'j' Street and Ontario Street, Philadelphia, for the purpose of manufacturing dresses.
12. This machinery and equipment was placed in a location on defendant's premises apart from the machinery and equipment of defendant.
13. A sales office was leased in New York City, the lessee being 'Frances Foster'.
14. All invoices and billings for dresses manufactured and delivered to customers were made on forms on which the name 'Frances Foster' appeared.
15. In November of 1957, the plaintiff, Louis Held and Irvin Foster agreed that no monies would be withdrawn from the joint venture at that time.
16. In January of 1958, the plaintiff, Louis Held and Irvin Foster agreed that defendant would advance for the account of 'Frances Foster' the sum of $ 150 per week to plaintiff and Louis Held.
17. Beginning with the week of January 17, 1958, defendant advanced to plaintiff and Louis Held the sum of $ 150 per week less deductions.
18. The amounts advanced in this manner were charged by defendant to the account of 'Frances Foster'.
19. All of the services rendered by plaintiff were performed for and on behalf of the joint venture.
20. Plaintiff never contributed $ 5,000 in cash to the joint venture.
21. The joint venture during the times in issue operated at a loss.
22. On May 21, 1958 the plaintiff tendered his resignation from the joint venture to Irvin Foster.
23. On July 11, 1958 the plaintiff withdrew from the joint venture.
24. Plaintiff was not an employee of defendant as alleged.
In this action plaintiff has sought to prove that he was an employee of defendant corporation during the period October 28, 1957 until July 13, 1958; that defendant failed to pay plaintiff a minimum wage during a portion of this period in violation of the Fair Labor Standards Act; and, that defendant failed to pay plaintiff overtime wages during the entire period, although he worked a substantial number of overtime hours for defendant, in violation of the Fair Labor Standards Act.
Defendant argued that plaintiff was not its employee, but rather a member of a joint venture, and, therefore, cannot avail himself of the benefits of the Fair Labor Standards Act.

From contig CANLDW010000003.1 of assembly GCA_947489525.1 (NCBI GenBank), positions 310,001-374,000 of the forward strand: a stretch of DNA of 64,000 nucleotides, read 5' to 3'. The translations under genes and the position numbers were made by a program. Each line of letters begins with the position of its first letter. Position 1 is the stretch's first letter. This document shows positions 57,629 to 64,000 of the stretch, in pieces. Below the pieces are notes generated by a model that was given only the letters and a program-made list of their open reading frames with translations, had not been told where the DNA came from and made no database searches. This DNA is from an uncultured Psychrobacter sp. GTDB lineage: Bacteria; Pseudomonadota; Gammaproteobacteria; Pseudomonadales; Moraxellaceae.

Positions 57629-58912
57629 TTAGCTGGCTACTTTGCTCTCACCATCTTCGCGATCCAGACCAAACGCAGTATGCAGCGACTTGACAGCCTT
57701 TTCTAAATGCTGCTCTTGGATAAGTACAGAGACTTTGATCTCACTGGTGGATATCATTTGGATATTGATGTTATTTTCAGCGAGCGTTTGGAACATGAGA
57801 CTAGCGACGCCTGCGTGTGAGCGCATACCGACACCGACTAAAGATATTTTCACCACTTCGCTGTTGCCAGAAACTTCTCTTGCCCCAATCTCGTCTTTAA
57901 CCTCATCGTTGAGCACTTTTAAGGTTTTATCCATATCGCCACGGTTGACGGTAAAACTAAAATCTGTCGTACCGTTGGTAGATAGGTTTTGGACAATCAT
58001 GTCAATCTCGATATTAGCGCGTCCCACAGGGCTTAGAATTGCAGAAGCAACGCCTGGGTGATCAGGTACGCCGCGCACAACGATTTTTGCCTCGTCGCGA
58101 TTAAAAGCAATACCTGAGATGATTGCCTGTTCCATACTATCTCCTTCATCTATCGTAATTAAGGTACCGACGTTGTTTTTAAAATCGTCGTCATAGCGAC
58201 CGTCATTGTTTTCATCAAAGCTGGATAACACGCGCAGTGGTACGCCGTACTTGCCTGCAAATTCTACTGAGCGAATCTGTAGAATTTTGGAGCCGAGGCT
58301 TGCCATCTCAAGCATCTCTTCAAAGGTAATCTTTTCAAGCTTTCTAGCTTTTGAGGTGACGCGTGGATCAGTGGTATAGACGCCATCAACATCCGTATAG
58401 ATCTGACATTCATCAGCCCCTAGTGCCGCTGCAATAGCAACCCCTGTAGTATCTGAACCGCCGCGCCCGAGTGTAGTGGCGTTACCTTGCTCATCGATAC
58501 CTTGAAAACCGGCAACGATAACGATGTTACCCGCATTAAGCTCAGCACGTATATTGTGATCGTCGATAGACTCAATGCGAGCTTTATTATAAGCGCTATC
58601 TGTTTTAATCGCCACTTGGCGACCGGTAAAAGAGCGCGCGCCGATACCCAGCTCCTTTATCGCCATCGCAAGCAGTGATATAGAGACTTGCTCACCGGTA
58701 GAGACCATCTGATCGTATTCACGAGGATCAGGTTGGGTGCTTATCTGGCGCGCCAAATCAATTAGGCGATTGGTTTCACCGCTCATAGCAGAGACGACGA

Of course, to recover in this action it was incumbent upon the plaintiff to establish that he was employed by defendant. The Court finds that plaintiff has failed to prove this crucial fact.
Although we appreciate that the quantity of witnesses produced by parties to an action should not necessarily control, it is noteworthy that plaintiff's only witness was himself. Defendant, on the other hand, produced a number of witnesses, including Louis Held, Barney Held and Irvin Foster, all of whom testified that plaintiff was nothing more than a party to a joint venture, trading as 'Frances Foster', and that he was not an employee of defendant. Further evidence, including plaintiff's own testimony, indicates that such was the case.
Plaintiff testified that he worked several weeks on defendant's premises without ever receiving any remuneration whatsoever, and without ever demanding payment from any of defendant 's officers. Such conduct does not support plaintiff's position that he was an employee of defendant.
It was also brought out that plaintiff never punched any timecard nor did he join the Union which represented defendant's employees. The Union contract provided that any employee other than supervisory employees had to be under the defendant's contract a member of that Union.
The most substantial evidence introduced to support plaintiff's contention were the check stubs evidencing that plaintiff did receive $ 150 per week from defendant for several months. However, the Court believes the explanation offered by defendant that these were merely advancements to plaintiff charged to the account of 'Frances Foster' and were not, as plaintiff asks us to find, payments to an employee in the ordinary course of business.
The Court has not attempted to review all the evidence produced at the trial of this case. Taking the record as a whole, the Court is convinced that plaintiff was not an employee of defendant, but merely a party to an unfortunate business venture.
Conclusions of Law
1. The Court has jurisdiction of the parties and the subject matter of this proceeding.
2. Plaintiff was not an employee of defendant.
3. Plaintiff cannot avail himself of the benefits of the Fair Labor Standards Act of 1938, as amended, 29 U.S.C.A. §§ 201-219.
4. The defendant is entitled to judgment in its favor.
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